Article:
Rob Gnant, the ‘van Gogh’ of Swiss photography
Rob Gnant, a Swiss photographer with a knack for linking important social themes with a strong visual aesthetic, died in August leaving behind a legacy of over 200,000 negatives of his work.
A key photographer of the post-war period in Switzerland, his work involved both reportage and portraits. Gnant also had a keen interest in documentary film, leading him to work as a cameraman for the documentary film “In the Fall” (A fleur d’eau), which won the short film category at the 1963 Cannes Film Festival.
Gnant often shot in black and white and was influenced by his work in film, seen in the graininess and the quick-shot approach that gave movement to his still images. His stylistic approach to social stories earnt him the nickname in the industry, the “van Gogh of Swiss photography”.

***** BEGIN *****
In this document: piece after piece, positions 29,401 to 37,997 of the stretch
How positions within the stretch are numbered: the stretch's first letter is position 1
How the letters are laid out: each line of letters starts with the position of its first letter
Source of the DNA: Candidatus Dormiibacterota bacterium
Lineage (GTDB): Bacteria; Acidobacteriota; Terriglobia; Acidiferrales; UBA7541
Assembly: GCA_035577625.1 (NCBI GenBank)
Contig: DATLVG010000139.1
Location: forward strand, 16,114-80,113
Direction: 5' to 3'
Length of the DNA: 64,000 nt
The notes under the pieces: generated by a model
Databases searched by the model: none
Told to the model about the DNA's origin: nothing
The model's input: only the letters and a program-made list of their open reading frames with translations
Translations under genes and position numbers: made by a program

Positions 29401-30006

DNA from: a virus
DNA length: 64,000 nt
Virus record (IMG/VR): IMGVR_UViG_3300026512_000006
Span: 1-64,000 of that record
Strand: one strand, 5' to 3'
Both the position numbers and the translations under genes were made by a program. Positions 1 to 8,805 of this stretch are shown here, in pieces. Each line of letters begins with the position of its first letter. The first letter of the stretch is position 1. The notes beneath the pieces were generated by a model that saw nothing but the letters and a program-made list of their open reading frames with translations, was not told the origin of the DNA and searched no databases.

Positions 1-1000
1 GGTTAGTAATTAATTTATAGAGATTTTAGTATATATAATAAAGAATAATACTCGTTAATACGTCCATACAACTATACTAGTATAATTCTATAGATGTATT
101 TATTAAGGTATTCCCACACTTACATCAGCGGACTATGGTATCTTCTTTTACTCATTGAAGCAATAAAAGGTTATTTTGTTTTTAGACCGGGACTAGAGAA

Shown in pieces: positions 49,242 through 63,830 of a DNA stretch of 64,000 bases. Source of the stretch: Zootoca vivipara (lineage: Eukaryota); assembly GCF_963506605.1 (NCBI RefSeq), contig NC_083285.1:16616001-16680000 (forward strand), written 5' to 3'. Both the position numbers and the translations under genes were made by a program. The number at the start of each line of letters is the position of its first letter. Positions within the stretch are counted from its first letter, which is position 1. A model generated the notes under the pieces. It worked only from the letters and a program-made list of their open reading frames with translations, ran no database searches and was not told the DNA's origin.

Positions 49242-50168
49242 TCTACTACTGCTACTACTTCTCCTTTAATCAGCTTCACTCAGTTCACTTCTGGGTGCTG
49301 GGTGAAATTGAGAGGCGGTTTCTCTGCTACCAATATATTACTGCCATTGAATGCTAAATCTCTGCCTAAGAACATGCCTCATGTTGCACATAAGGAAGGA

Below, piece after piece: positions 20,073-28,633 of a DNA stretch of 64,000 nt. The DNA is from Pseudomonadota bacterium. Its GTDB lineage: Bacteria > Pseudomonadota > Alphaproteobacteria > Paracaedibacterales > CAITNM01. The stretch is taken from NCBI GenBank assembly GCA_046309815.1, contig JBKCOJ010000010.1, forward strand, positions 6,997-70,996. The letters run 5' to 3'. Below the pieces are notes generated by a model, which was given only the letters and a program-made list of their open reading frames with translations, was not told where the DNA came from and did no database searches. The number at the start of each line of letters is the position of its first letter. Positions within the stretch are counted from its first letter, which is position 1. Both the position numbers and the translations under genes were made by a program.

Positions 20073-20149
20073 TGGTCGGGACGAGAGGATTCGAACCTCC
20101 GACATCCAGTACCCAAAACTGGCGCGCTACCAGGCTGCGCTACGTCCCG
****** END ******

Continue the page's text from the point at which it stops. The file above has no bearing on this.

He strove to capture the extraordinary and beautiful in everyday life by focussing on various working worlds, looking at society’s outsiders, or miners for example. The photographer was intrigued by controversial themes from that time – the contrast between city and country, the urbanisation of Switzerland and innovation after the war.
In an interview with the newspaper Tages-Anzeiger in 2015, Gnant said: “With me, people always knew when I photographed them. I was not a sniper.”